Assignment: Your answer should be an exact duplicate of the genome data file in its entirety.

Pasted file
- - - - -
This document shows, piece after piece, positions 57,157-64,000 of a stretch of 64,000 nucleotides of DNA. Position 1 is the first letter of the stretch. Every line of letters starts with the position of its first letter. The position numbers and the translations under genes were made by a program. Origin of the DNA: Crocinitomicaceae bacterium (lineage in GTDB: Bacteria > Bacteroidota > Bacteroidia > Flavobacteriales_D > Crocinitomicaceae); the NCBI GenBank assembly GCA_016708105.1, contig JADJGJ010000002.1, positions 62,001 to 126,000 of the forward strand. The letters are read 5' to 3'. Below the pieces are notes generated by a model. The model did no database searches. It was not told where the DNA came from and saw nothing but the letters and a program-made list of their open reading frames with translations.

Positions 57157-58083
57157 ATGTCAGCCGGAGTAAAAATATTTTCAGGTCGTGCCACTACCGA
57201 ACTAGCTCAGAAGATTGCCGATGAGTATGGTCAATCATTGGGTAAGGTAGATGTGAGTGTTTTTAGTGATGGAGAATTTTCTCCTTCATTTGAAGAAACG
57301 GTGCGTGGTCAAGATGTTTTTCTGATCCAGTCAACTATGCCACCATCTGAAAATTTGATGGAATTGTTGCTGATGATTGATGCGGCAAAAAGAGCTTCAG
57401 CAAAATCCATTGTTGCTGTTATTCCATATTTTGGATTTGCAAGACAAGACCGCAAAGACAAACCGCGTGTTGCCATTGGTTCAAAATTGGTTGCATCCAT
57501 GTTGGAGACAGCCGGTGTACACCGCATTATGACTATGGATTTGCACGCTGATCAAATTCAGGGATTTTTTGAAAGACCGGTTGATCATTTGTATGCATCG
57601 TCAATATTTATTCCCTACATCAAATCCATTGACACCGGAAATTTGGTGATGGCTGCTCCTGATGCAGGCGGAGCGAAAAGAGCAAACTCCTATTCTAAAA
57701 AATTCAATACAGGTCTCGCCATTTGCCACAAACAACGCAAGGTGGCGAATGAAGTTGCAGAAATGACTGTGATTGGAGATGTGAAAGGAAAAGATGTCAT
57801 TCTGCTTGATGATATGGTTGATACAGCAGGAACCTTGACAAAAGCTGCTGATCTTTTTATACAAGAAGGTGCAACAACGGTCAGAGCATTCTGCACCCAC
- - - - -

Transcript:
This document shows, piece after piece, positions 57,157-64,000 of a stretch of 64,000 nucleotides of DNA. Position 1 is the first letter of the stretch. Every line of letters starts with the position of its first letter. The position numbers and the translations under genes were made by a program. Origin of the DNA: Crocinitomicaceae bacterium (lineage in GTDB: Bacteria > Bacteroidota > Bacteroidia > Flavobacteriales_D > Crocinitomicaceae); the NCBI GenBank assembly GCA_016708105.1, contig JADJGJ010000002.1, positions 62,001 to 126,000 of the forward strand. The letters are read 5' to 3'. Below the pieces are notes generated by a model. The model did no database searches. It was not told where the DNA came from and saw nothing but the letters and a program-made list of their open reading frames with translations.

Positions 57157-58083
57157 ATGTCAGCCGGAGTAAAAATATTTTCAGGTCGTGCCACTACCGA
57201 ACTAGCTCAGAAGATTGCCGATGAGTATGGTCAATCATTGGGTAAGGTAGATGTGAGTGTTTTTAGTGATGGAGAATTTTCTCCTTCATTTGAAGAAACG
57301 GTGCGTGGTCAAGATGTTTTTCTGATCCAGTCAACTATGCCACCATCTGAAAATTTGATGGAATTGTTGCTGATGATTGATGCGGCAAAAAGAGCTTCAG
57401 CAAAATCCATTGTTGCTGTTATTCCATATTTTGGATTTGCAAGACAAGACCGCAAAGACAAACCGCGTGTTGCCATTGGTTCAAAATTGGTTGCATCCAT
57501 GTTGGAGACAGCCGGTGTACACCGCATTATGACTATGGATTTGCACGCTGATCAAATTCAGGGATTTTTTGAAAGACCGGTTGATCATTTGTATGCATCG
57601 TCAATATTTATTCCCTACATCAAATCCATTGACACCGGAAATTTGGTGATGGCTGCTCCTGATGCAGGCGGAGCGAAAAGAGCAAACTCCTATTCTAAAA
57701 AATTCAATACAGGTCTCGCCATTTGCCACAAACAACGCAAGGTGGCGAATGAAGTTGCAGAAATGACTGTGATTGGAGATGTGAAAGGAAAAGATGTCAT
57801 TCTGCTTGATGATATGGTTGATACAGCAGGAACCTTGACAAAAGCTGCTGATCTTTTTATACAAGAAGGTGCAACAACGGTCAGAGCATTCTGCACCCAC